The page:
Therapeutic bronchoscopy with immediate effect: Laser, electrocautery, argon plasma coagulation and stents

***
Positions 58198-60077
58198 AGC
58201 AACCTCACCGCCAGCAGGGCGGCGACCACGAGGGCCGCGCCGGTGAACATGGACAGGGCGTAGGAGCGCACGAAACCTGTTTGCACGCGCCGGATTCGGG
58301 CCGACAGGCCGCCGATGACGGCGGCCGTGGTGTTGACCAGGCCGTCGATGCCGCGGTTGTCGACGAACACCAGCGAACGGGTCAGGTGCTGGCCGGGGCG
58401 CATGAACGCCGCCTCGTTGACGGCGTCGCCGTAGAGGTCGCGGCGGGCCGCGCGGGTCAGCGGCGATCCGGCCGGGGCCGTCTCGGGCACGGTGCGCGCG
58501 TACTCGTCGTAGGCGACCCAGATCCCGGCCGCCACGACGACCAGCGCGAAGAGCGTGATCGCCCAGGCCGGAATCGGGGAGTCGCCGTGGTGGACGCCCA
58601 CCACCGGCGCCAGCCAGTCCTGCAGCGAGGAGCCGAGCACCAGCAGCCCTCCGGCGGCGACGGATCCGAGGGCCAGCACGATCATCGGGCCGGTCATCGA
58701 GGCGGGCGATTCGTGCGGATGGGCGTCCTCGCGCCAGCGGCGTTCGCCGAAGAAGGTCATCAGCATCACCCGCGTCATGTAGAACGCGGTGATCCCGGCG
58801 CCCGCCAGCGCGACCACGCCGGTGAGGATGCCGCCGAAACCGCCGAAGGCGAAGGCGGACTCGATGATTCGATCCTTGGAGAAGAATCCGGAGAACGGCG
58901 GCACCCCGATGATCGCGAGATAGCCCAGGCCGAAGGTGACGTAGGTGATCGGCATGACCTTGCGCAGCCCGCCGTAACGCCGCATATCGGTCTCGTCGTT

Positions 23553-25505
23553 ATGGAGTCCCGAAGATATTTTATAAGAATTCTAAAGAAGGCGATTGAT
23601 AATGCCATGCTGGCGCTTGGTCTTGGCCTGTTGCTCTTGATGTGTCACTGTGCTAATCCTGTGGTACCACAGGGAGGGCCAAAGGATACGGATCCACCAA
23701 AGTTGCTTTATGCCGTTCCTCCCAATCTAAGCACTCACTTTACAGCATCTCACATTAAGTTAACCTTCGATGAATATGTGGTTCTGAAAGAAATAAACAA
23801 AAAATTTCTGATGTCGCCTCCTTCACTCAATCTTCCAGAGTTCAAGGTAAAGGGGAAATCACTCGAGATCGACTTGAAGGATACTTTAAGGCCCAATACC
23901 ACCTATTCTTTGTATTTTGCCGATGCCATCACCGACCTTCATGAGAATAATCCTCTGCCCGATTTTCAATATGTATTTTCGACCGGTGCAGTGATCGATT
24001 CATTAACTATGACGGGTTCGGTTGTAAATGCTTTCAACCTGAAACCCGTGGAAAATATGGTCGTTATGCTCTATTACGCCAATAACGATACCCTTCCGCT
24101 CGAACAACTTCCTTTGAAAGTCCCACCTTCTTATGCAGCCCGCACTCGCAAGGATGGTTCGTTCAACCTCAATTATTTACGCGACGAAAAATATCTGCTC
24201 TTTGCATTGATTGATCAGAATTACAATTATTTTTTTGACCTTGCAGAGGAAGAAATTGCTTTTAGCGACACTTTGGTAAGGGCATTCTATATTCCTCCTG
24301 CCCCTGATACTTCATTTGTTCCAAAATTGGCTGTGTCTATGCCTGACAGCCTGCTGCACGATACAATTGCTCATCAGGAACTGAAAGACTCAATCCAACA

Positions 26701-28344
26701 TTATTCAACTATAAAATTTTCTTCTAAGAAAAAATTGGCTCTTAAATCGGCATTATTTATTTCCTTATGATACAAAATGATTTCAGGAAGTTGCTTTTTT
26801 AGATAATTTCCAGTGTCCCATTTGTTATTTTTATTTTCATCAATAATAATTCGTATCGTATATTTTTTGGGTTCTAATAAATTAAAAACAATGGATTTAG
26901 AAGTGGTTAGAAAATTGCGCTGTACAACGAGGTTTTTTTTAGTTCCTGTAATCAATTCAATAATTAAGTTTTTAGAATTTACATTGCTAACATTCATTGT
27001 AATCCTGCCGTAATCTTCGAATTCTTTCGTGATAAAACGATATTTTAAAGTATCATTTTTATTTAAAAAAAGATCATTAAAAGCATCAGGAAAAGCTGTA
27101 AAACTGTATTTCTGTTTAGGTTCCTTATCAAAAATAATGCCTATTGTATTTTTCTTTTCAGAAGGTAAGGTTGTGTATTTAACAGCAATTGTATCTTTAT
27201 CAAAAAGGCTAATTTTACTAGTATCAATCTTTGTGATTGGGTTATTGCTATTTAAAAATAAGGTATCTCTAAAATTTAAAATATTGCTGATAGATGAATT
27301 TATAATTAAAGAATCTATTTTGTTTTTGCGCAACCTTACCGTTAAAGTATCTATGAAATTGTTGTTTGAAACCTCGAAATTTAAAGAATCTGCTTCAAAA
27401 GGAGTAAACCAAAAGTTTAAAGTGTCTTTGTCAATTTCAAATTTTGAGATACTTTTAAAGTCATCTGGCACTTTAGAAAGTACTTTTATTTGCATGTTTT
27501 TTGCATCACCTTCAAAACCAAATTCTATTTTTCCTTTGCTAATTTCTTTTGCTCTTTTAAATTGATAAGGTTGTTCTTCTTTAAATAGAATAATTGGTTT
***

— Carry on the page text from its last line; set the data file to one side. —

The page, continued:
Minimally invasive diagnostic and therapeutic approaches in medicine have been applied for a more selective and tailored approach to reduce patients' morbidity and mortality. The efficacy of interventional pulmonology for palliation of patients with central airways obstruction has been established and its curative potential for intralesional treatment of early cancer has raised great interest in current screening programmes. This is due to the fact that surgical resection and systemic nodal dissection as the gold standard is relatively morbid and risky, especially when dealing with individuals with limited functional reserves due to smoking-related comorbidities, such as chronic obstructive pulmonary disease. Furthermore, such comorbidities have been proven to harbour early stage lesions of several millimetres in size without involvement of nodal disease that may be amenable to local bronchoscopic treatment. Therefore, the success of minimally invasive strategies for palliation and treatment with curative intent strongly depends on the diligent identification of the various factors in lung cancer management, including full comprehension of the limits and potential of each particular technique. Maximal preservation of quality of life is a prerequisite in successfully dealing with individuals at risk of harbouring asymptomatic early lung cancer, to prevent aggressive surgical diagnostic and therapeutic strategies since overdiagnosis remains an issue that is heavily debated. In the palliative setting of alleviating central airway obstruction, laser resection, electrocautery, argon plasma coagulation and stenting are techniques that can provide immediate relief, in contrast to cryotherapy, brachytherapy and photodynamic therapy with delayed effects. With curative intent, intraluminal techniques that easily coagulate early stage cancer lesions will increase the implementation of interventional pulmonology for benign and relatively benign diseases, as well as early cancer lesions and its precursors at their earliest stage of disease. Copyright © ERS Journals Ltd 2006.